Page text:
Völuspá

Yes, I would like blossoms in my tub.
How kind of you to remember.
The small dog stands guard outside the bathroom.
Drops dapple the paper,
but do not smear my handwriting.

I sound like an English primer.

Is it just me...
(probably)
... or does it kinda seem
like the party's dying down?
Like the room is clearing out?
It's getting quieter.
Nobody's really watching anymore.

I feel like a lot of the ones
who used to pass for cool
look more and more like buffoons.
That sounds cruel, but do you know what I mean?

Almost like people age in different directions
or something.
I dunno.
It doesn't matter anyway.

From where I'm sitting,
things get quiet and I look across the room,
I still see you.

None of it ever had to do with any of them.

Right place, wrong time? No.
Just had to wait for them to leave,
find something else to talk about.
And for all our head trips to fall down.
'Til there's no one else left on the sofa,
nothing between these two but a smile.

Maybe it's just me,
but it seems like it's harder not to hold on.
Still get a tear in my eye from time to time.
I don't mind you knowing.

I feel forty out there calling and she's grinning so wide.
She knows something I don't.
She says things like,
"Do you even remember why you cared what they thought?"
Then laughs her ass off when I don't.

Amma Lalla came for coffee the other day.
She died when I was eleven.
She used my mouth like a puppet.
Scolded me for letting my little girl
forget the mother tongue.
She scolded me with my own tongue.

You know how I usually stumble over my words?
In that language, I mean.
I try so hard just to end up conjugating all wrong.
Not this time, I was talking a hundred miles an hour.
(Miles, not kilometers.)

She told mamma and me that we're coming home.
Even though I swore I never would.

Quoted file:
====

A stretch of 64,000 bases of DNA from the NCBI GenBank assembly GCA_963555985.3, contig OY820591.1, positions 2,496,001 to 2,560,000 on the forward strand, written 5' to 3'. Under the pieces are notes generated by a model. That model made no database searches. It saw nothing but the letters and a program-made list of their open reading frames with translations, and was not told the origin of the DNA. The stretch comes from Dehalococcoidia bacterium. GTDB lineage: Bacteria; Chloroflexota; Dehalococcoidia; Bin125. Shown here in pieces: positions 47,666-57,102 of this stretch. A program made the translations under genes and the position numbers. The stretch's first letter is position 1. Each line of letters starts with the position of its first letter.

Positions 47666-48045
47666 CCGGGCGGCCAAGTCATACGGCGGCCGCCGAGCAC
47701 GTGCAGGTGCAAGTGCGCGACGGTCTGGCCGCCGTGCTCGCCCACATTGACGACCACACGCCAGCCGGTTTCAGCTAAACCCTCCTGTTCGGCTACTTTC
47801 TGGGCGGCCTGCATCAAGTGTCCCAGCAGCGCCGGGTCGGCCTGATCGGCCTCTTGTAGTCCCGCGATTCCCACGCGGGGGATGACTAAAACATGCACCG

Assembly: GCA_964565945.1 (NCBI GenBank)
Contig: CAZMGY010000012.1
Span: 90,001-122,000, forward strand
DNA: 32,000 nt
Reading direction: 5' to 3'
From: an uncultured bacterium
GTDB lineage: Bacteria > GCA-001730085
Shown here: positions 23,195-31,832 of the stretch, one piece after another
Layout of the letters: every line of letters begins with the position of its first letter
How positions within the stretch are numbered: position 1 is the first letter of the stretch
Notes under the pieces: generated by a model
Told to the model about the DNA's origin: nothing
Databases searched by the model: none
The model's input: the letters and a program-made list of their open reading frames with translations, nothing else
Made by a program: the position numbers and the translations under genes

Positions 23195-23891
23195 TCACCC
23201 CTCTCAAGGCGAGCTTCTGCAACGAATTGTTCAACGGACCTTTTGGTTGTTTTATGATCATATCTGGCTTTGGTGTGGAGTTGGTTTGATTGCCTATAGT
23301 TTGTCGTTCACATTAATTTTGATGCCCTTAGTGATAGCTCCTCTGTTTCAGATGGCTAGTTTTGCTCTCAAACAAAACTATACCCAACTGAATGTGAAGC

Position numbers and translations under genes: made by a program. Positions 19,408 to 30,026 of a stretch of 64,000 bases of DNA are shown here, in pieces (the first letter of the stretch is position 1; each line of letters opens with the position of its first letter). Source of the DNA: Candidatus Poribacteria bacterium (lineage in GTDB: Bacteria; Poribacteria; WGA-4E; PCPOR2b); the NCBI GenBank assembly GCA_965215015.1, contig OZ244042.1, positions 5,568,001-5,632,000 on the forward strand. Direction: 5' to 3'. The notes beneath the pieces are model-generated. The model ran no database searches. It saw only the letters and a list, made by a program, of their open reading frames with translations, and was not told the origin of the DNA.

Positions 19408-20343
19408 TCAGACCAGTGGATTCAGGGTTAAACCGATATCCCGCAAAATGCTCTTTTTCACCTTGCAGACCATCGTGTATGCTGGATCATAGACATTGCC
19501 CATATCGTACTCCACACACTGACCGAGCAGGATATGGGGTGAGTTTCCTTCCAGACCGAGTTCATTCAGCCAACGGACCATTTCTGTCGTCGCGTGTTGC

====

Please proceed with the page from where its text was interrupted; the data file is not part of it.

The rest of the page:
She said to us both, you girls need to remember:
if you're born on that island it's on purpose.
You might roam but you always come home.
Stop pretending you aren't what you are.

I thought about Berkeley, some psychic there
once told me, "You were born in a body of a certain lineage
that you chose for a reason.
You're not afraid of anyone.
And there's no place you fear to tread."

So Amma showed me things
between sips of coffee
and whispered and pointed
like grannies do when they're
talking about people who are
right there in the room.

A natural event will change things.
Nobody will get hurt,
but people will move around.
It will suddenly be more possible to get a house?
After a public outcry.
Something like that.

Then something big and gold
a light hovering above the land:
unmistakeable opportunity.
A beacon lighting the way.

"Maybe just for a year or two."
Anyway she knew to tell me that
so I wouldn't get squirrelly.
(Old women are crafty.)

She showed me dark winter and bad weather
but candles burning in a warm house.
Yellow, blue, red.
I could see them through the front window,
and I wanted to go inside.

She told me, just keep doing each thing as it comes.
You're under a bright star,
on the path of the butterfly.
Someone's looking out for you.
You won't even have to try.

A snow-capped holy mountain.
Somebody called my name.
All alone up there, they knew
how to sing me home.

Up high in the white and blue,
if even for a moment your heart is pure,
The One Who Is
hears you better and says,
"It's so adorable how you seem to think
this is your idea."

I forgot to eat today.
And I've been wrong before.
But if it's all the same to you,
please stay alive,
eat something,
take a vitamin.
Ignore the advice of fools.

Because the last cards,
and the grannies' last words,
were about a choice
and being brave
and joy after a journey
on a ship of fire.


























































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